Established in 2020 Sunday, April 2, 2023

Will revitalizing old blood slow aging?
Young and old blood stem cells. Rejuvenating the stem cells that create all blood cells could potentially slow aging. Image courtesy: Emmanuelle Passegué.

NEW YORK, NY.- Young blood has a rejuvenating effect when infused into older bodies, according to recent research: Aging hearts beat stronger, muscles become stronger, and thinking becomes sharper.

Many scientists are looking for the elements of young blood that can be captured or replicated and put into a pill.

But what if the best way to get the benefits of young blood is to simply rejuvenate the system that makes blood?

"An aging blood system, because it's a vector for a lot of proteins, cytokines, and cells, has a lot of bad consequences for the organism," says Emmanuelle Passegué, Ph.D., director of the Columbia Stem Cell Initiative, who's been studying how blood changes with age. "A 70-year-old with a 40-year-old blood system could have a longer healthspan, if not a longer lifespan."

Rejuvenating an older person's blood may now be within reach, based on recent findings from Passegué's lab published in Nature Cell Biology.

Passegué, with her graduate student Carl Mitchell, found that an anti-inflammatory drug, already approved for use in rheumatoid arthritis, can turn back time in mice and reverse some of the effects of age on the hematopoietic system.

"These results indicate that such strategies hold promise for maintaining healthier blood production in the elderly," Mitchell says.

Returning blood stem cells to a younger state
The researchers only identified the drug after a comprehensive investigation of the stem cells that create all blood cells and the niches where they reside in the center of the bones.

All blood cells in the body are created by a small number of stem cells that reside in bone marrow. Over time, these hematopoietic stem cells start to change: They produce fewer red blood cells (leading to anemia) and fewer immune cells (which raises the risk of infection and impedes vaccination efforts), and they have trouble maintaining the integrity of their genomes (which can lead to blood cancers).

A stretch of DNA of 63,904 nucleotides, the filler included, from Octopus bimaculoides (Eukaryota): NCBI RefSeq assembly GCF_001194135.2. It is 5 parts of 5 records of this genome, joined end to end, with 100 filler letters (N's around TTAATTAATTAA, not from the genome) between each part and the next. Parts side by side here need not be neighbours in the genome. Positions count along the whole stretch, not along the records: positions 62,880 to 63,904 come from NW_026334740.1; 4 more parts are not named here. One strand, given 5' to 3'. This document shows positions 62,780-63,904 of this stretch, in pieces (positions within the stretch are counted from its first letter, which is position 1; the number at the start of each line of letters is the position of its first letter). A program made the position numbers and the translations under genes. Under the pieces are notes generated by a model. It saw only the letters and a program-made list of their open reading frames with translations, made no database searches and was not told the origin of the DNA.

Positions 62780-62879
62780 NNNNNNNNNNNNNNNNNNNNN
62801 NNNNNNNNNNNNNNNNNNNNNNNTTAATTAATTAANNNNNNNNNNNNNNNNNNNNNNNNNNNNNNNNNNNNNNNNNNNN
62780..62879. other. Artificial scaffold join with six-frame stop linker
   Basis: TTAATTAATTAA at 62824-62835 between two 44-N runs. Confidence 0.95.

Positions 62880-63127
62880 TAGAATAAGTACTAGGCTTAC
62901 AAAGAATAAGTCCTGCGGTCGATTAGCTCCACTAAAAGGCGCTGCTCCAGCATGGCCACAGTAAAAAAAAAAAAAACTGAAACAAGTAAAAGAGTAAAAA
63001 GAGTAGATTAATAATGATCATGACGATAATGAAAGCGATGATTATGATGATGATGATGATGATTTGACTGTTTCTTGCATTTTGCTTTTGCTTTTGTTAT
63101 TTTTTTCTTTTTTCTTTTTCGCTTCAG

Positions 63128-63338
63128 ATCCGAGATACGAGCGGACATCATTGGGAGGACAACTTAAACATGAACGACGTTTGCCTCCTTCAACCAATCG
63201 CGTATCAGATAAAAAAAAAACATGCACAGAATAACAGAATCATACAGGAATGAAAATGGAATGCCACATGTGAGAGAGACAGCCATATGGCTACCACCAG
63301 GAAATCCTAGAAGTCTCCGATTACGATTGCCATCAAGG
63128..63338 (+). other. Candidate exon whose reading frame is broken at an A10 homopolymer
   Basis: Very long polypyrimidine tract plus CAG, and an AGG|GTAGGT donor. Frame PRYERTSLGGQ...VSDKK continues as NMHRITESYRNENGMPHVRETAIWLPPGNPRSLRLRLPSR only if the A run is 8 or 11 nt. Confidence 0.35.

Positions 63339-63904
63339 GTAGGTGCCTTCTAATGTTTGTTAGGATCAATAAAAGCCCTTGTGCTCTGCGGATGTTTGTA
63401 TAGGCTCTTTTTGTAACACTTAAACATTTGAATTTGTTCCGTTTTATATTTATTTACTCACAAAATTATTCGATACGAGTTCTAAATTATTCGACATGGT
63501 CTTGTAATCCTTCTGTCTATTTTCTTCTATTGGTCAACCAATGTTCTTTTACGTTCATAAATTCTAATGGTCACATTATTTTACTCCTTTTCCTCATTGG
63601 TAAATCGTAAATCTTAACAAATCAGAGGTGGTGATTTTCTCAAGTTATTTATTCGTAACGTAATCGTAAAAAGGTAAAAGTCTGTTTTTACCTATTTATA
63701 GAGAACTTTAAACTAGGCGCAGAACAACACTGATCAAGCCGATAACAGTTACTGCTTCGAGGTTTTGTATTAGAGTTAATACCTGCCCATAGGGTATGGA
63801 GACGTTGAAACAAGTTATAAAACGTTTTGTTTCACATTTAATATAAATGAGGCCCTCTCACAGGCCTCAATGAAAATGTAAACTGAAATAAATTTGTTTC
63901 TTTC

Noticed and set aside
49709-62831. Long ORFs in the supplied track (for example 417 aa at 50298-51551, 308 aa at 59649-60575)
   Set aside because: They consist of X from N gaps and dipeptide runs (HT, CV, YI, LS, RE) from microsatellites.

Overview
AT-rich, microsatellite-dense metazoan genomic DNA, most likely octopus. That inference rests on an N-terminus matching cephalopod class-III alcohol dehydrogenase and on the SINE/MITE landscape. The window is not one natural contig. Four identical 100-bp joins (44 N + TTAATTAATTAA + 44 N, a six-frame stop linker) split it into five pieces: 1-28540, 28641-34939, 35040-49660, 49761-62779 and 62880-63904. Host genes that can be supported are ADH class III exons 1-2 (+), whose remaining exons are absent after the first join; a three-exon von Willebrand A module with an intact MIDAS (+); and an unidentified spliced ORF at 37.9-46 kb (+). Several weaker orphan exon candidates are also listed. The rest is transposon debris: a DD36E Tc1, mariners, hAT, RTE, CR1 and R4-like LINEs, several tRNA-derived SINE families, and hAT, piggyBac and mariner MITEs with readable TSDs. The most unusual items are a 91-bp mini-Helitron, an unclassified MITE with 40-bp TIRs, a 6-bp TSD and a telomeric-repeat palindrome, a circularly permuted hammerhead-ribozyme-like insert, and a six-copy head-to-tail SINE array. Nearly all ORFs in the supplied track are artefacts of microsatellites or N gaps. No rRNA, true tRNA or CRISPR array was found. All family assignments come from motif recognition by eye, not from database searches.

In a paper published in 2021 in the Journal of Experimental Medicine, Passegué and her team first tried to rejuvenate old hematopoietic stem cells, in mice, with exercise or calorie-restricting diet, both generally thought to slow the aging process. Neither worked. Transplanting old stem cells into young bone marrow also failed. Even young blood had no effect on rejuvenating old blood stem cells.

Mitchell and Passegué then took a closer look at the stem cells' environment, the bone marrow. "Blood stem cells live in a niche; we thought what happens in this specialized local environment could be a big part of the problem," Mitchell says.

With techniques developed in the Passegué lab that enable detailed investigation of the bone marrow milieu, the researchers found that the aging niche is deteriorating and overwhelmed with inflammation, leading to dysfunction in the blood stem cells.

One inflammatory signal released from the damaged bone marrow niche, IL-1B, was critical in driving these aging features, and blocking it with the drug anakinra remarkably returned the blood stem cells to a younger, healthier state.

Even more youthful effects on both the niche and the blood system occurred when IL-1B was prevented from exerting its inflammatory effects throughout the animal's life.

The researchers are now trying to learn if the same processes are active in humans and if rejuvenating the stem cell niche earlier in life, in middle age, would be a more effective strategy.

Meanwhile, "treating elderly patients with anti-inflammatory drugs blocking IL-1B function should help with maintaining healthier blood production," Passegué says, and she hopes the finding will lead to clinical testing.

"We know that bone tissue begins to degrade when people are in their 50s. What happens in middle age? Why does the niche fail first?" Passegué says. "Only by having a deep molecular understanding will it be possible to identify approaches that can truly delay aging."

Many societies have added more than 30 years to life expectancy in the past century. "Now it is imperative to conduct the science to determine how to create health and well-being across the full length of those lives," says Linda Fried, MD, MPH, dean of the Mailman School of Public Health at Columbia University and director of the Butler Columbia Aging Center. "This must include research to understand the mechanisms of normal aging and how to fully develop the huge opportunities to create healthy longevity for all."

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